(This article was originally published in the 2017 July/August edition)
In early May the Subcommittee on Coast Guard and Marine Transportation, part of the House of Representatives’ Committee on Transportation and Infrastructure, held a hearing on “Maritime Transportation Regulatory Programs.” There were two topics: One concerned agreements that ocean carriers can enter into, which are reviewed by the Federal Maritime Commission (FMC). The other involved the recondite matter of salvage and marine firefighting response.
In both cases, competing parties based their positions on existing legislative language and the application of that language by the government agencies involved.
The agreement issue is of some importance. When the Shipping Act of 1984 was debated and during its subsequent amendment by the Ocean Shipping Reform Act in 1998, there were numerous ocean carriers acting on what they perceived to be their own best interests. The legislation allowed carriers to enter into agreements that were expected to have economic benefits to consumers while also providing a weather eye for anticompetitive implications through review and acceptance by the FMC.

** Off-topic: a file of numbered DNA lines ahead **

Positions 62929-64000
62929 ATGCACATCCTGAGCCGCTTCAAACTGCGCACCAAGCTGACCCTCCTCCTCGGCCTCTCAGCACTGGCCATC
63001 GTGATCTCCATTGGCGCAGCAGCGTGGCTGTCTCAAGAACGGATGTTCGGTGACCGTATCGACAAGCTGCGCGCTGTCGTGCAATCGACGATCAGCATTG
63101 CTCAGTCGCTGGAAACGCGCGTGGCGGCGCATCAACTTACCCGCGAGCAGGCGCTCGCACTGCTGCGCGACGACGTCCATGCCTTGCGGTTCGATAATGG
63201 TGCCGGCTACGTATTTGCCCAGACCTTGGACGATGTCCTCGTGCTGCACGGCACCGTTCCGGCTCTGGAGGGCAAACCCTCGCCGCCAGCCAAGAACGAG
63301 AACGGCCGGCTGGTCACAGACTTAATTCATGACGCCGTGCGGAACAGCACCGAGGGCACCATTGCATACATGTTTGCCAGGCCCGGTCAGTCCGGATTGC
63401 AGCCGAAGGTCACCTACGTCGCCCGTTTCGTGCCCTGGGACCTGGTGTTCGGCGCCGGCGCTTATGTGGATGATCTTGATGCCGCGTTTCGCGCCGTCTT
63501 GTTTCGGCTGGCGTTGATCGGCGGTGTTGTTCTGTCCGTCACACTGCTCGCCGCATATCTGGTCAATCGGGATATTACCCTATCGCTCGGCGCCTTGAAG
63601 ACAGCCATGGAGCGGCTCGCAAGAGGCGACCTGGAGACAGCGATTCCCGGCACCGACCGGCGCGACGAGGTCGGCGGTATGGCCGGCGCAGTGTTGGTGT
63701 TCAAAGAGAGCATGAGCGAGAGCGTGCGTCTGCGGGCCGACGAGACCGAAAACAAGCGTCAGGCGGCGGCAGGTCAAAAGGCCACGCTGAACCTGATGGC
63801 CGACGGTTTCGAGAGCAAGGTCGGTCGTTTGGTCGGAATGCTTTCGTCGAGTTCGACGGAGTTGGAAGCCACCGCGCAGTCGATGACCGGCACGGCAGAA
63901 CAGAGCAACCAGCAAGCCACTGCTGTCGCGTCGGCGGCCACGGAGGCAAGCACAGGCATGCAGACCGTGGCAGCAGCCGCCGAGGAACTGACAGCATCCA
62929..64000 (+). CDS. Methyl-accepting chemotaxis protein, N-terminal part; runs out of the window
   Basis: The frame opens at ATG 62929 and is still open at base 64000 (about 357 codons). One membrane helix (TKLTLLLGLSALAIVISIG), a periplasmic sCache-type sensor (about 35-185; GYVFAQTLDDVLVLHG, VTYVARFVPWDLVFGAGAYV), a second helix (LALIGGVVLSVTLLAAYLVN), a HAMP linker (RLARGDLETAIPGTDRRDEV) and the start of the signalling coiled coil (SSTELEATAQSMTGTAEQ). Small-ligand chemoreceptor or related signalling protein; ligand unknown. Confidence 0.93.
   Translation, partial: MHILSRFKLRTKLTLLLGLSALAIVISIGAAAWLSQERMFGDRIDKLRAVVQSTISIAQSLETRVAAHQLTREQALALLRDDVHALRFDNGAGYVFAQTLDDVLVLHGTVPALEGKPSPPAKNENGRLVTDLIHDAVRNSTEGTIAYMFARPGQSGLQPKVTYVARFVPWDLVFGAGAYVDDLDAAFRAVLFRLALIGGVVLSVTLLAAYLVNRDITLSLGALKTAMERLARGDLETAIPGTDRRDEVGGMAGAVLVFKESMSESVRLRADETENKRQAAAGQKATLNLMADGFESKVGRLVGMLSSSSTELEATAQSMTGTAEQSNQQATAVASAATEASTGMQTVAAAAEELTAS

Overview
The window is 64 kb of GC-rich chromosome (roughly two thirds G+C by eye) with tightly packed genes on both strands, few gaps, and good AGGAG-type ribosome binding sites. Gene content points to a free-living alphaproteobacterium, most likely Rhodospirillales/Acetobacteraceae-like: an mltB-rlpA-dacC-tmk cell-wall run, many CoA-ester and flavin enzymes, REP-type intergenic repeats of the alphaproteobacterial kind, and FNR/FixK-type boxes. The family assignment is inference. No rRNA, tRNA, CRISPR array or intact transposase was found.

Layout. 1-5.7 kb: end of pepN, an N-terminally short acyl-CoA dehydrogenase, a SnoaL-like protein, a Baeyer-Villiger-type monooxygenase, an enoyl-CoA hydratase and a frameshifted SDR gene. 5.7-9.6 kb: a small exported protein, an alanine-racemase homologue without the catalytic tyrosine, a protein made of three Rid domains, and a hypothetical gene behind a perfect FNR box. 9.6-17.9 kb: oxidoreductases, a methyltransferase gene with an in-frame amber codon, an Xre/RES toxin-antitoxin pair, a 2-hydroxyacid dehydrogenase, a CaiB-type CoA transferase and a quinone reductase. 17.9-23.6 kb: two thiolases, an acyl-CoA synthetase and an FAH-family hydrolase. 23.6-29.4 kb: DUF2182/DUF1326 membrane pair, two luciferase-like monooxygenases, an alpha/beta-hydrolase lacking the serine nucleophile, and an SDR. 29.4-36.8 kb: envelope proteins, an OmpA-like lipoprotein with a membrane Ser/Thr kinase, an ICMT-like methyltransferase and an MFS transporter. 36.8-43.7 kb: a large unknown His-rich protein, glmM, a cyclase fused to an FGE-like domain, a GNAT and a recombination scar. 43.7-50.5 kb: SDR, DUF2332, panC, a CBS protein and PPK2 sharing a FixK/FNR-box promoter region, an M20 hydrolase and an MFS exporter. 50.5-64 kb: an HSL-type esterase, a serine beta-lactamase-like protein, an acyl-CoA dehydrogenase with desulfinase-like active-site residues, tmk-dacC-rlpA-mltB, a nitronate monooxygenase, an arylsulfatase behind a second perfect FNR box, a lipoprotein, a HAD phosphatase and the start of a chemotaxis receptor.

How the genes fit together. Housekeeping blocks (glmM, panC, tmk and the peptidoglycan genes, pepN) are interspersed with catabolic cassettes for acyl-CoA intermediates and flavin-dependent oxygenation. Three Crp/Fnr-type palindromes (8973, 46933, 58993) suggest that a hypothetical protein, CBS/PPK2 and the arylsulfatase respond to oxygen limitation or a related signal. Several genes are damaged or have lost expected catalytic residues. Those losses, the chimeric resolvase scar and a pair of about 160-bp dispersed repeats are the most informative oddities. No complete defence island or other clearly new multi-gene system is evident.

The two Acts included operations and procurement elements although the selection of areas to be included in agreements is not detailed, leaving to carriers the opportunity to be creative in their level of cooperation. The major change between the language in the legislation and the situation today is the development of major carrier alliances. When the Acts were written, there was activity among ocean carriers and each could enter into arrangements with others on vessel calls at ports, sharing spaces on board ships and other operational matters, all under the review mechanism of the FMC. This was a major and welcome legislative change for the ocean carriers.